But most of my motorcycling has been in cold weather. Cold, yes. So good.

I rode once in January, mostly just to say I'd done it. I was in college, had my bike parked in my living room, and we had a "heat wave" in January -- not like today's "gee am I on fire? Nope, just outside" heatwave, but the snow melted from the roads, and it was warm enough to leave the parka and mukluks in the closet. So I pulled out the bike and rode to McDonald's with my girlfriend. We had lunch, then rode back...total distance, about 3 miles, but I did it!

Last year, I rode up until mid-October and was ready to ride more, but we went from ridable weather to 6" of snow in one night, and that was it, the season was over. Michigan is kind of like that. If you want to ride outside of July and August up here, you have to be prepared to take some cold. Most spring and early summer days are absolutely perfect for the ride home...but the ride into work is dark and frigid. I've found that I can ride down to 60 degrees comfortably without my handlebar-windshield attached, and down to 50 degrees with it. Below that, it's just cold.

Basic prep for riding to work in mid-April through mid-June. Lunchbag in the tailpack, check. Shirt tucked into pants to stop wind, check. Fleece vest zipped all the way up my neck, check. Lined leather coat, check. Helmet vents all closed, check, check and check. Thinsulate ski gloves on, check. Lightweight gloves in tailpack, check. Bike on...choke, start....warm up for five minutes or so....test w/o choke...nope, choke back on for a bit more....test... ok. Clutch in, kickstand up, in gear, out the driveway we go.

The first mile or two are good, I'm taking 633 instead of the busier M-37 so I can go slower if I need to, but I don't need to yet. The air is crisp, and the mist smells clean. The next couple of miles I check my jacket zipper and yup, it is already zipped all the way up. Hmph, I could've swore not. S'okay, though. Is there a hole in that finger in my glove? Seems awfully cool there...nope, guess not. Hm. Knees? Hello, knees? Are you there? Looks like it.

Okay, we're past 10 miles, and have another 10 to go. I'm hugging the motor with my knees, and getting a tiny bit of heat that way. No more two fingers on the clutch, because those two fingers want to be with the rest of them, not out in Siberia. I had to crack the visor about 5 miles ago because my exhale was fogging it up, so my nose is starting to do something really disgusting.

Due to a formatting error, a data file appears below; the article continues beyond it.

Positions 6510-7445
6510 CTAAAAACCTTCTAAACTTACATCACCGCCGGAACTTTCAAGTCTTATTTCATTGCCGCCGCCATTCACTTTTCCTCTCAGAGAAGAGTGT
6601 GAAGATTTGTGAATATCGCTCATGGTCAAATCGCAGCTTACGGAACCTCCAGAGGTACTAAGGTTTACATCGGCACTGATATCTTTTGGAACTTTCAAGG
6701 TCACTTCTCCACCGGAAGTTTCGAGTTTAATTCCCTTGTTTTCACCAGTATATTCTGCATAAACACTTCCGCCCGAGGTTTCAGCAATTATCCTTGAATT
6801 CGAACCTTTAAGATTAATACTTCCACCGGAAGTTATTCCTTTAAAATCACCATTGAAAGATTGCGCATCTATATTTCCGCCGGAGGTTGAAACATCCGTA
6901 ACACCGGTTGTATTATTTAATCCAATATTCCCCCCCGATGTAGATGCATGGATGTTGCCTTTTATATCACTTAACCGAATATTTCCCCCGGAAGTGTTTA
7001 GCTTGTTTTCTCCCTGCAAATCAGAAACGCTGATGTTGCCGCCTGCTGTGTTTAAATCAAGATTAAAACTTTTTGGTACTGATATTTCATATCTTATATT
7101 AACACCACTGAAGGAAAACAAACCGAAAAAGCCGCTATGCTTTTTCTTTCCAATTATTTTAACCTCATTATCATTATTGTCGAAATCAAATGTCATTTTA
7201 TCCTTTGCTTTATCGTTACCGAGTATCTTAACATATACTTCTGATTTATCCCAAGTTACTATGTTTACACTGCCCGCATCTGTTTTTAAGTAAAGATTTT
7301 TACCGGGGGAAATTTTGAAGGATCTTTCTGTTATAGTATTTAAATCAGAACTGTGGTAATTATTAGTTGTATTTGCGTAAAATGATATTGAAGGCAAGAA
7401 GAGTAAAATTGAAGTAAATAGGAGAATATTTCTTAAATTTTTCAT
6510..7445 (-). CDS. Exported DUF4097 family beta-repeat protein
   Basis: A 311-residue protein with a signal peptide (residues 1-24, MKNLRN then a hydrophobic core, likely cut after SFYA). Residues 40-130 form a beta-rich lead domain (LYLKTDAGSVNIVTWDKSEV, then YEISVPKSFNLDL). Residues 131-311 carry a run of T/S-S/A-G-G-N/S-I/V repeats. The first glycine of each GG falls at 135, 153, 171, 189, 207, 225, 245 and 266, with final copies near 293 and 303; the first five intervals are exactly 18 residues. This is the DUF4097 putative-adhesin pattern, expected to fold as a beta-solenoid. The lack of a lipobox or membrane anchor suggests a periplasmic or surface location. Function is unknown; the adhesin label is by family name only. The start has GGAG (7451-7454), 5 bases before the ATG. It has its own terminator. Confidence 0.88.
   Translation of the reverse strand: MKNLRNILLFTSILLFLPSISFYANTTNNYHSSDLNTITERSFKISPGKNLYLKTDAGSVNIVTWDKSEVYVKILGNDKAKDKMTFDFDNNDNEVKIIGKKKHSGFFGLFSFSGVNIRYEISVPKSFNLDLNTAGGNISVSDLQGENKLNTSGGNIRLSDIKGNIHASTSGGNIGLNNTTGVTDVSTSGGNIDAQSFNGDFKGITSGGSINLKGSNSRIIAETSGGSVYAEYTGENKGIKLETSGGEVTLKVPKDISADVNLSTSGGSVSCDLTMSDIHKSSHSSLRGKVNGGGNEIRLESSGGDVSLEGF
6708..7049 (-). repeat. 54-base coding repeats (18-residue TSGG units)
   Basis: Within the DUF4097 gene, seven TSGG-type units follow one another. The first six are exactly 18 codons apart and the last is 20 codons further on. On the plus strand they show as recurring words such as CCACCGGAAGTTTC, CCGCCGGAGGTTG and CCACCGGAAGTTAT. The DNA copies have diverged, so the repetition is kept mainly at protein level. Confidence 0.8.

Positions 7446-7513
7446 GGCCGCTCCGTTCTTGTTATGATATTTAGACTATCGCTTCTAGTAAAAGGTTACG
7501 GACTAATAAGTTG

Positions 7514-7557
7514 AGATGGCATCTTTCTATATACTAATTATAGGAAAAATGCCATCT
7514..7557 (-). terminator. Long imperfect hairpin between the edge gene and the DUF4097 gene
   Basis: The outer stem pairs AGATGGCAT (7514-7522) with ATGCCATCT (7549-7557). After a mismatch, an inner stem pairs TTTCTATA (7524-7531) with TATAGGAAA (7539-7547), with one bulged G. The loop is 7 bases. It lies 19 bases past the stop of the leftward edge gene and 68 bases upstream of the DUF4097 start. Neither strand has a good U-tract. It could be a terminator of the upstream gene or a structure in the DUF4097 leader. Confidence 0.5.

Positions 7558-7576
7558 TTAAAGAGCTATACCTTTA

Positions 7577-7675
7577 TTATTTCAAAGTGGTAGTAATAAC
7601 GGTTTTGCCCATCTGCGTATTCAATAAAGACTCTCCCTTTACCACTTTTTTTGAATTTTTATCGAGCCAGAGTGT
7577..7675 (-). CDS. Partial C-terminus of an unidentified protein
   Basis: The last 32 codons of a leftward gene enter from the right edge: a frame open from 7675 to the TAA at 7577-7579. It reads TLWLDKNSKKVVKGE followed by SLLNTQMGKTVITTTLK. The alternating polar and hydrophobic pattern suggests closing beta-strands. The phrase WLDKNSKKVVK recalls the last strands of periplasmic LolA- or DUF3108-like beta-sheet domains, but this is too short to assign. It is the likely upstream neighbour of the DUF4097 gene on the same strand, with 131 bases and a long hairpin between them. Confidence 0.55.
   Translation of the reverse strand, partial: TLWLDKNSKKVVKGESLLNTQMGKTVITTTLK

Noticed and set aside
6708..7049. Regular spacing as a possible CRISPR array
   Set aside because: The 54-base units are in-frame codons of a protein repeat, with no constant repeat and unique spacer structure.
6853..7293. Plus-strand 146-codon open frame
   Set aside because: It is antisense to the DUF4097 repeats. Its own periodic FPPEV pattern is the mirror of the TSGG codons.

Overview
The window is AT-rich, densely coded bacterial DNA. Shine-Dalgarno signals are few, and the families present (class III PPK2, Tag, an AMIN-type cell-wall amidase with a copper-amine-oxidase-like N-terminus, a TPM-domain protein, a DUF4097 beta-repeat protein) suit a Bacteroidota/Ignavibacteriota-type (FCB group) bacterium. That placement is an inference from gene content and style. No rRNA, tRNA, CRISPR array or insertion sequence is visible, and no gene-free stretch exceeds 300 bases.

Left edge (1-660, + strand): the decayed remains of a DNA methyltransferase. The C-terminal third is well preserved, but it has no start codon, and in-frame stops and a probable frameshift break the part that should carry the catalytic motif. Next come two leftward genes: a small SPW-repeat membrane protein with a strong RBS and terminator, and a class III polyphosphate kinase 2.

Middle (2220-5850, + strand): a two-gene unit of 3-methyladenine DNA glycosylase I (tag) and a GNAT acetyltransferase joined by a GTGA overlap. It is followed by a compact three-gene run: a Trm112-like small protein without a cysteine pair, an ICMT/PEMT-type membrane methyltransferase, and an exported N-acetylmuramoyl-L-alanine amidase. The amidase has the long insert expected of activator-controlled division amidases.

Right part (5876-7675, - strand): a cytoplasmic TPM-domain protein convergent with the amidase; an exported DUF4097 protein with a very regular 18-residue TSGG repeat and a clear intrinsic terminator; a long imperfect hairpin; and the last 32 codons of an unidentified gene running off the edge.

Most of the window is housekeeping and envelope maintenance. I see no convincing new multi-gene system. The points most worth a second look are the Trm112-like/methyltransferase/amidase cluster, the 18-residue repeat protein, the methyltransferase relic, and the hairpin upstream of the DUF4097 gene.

Almost to town...Yay, a stop sign! I get to stop...wait, there's a car behind me? Awwww....spoilsp-sp-sport!

Anyway, I'll make it to work, motor around the parking garage to the corner where us bikers park, back the bike in and shut it off...well, really I'll slide my hand off the end of the bar and turn the key with the knuckles of my first and second finger, because I can't voluntarily open my hand. I generally get the gloves off, then hold my hands on the cooling fins of the motor until I get some feeling back in them, at least enough to un-bungee my tailpack without snapping myself in the nards.

Riding home? Fleece in the tailpack. Heavy gloves in the tailpack. Light gloves on, helmet vents open, leather coat half-unzipped, total comfort all the way home. It's almost decadent how good that feels after beating Jack Frost in the morning. Strange thing? I like riding in the cold mornings. For a number of years I had to be to work at 6:00 am, and would ride the bike if it was basically over 40 degrees or so. The cold was invigorating; it made me remember that I'm alive by darnit, and I could get to work and stand by the bike and inside my own head think "Yeah! I did that! Go ahead and stare at me, you LPN's in your heated Corollas, because I am better than the cold -- Man vs. Nature, baby, who's yer daddy?"
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#17 Unread post by noodlenoggin » Thu Aug 03, 2006 9:10 am

MSF. Take the MSF Course. The MSF Course needs to -- did you take the MSF Course? Take the MSF Course. It's a good course, the MSF course that is. Take it. Take the course.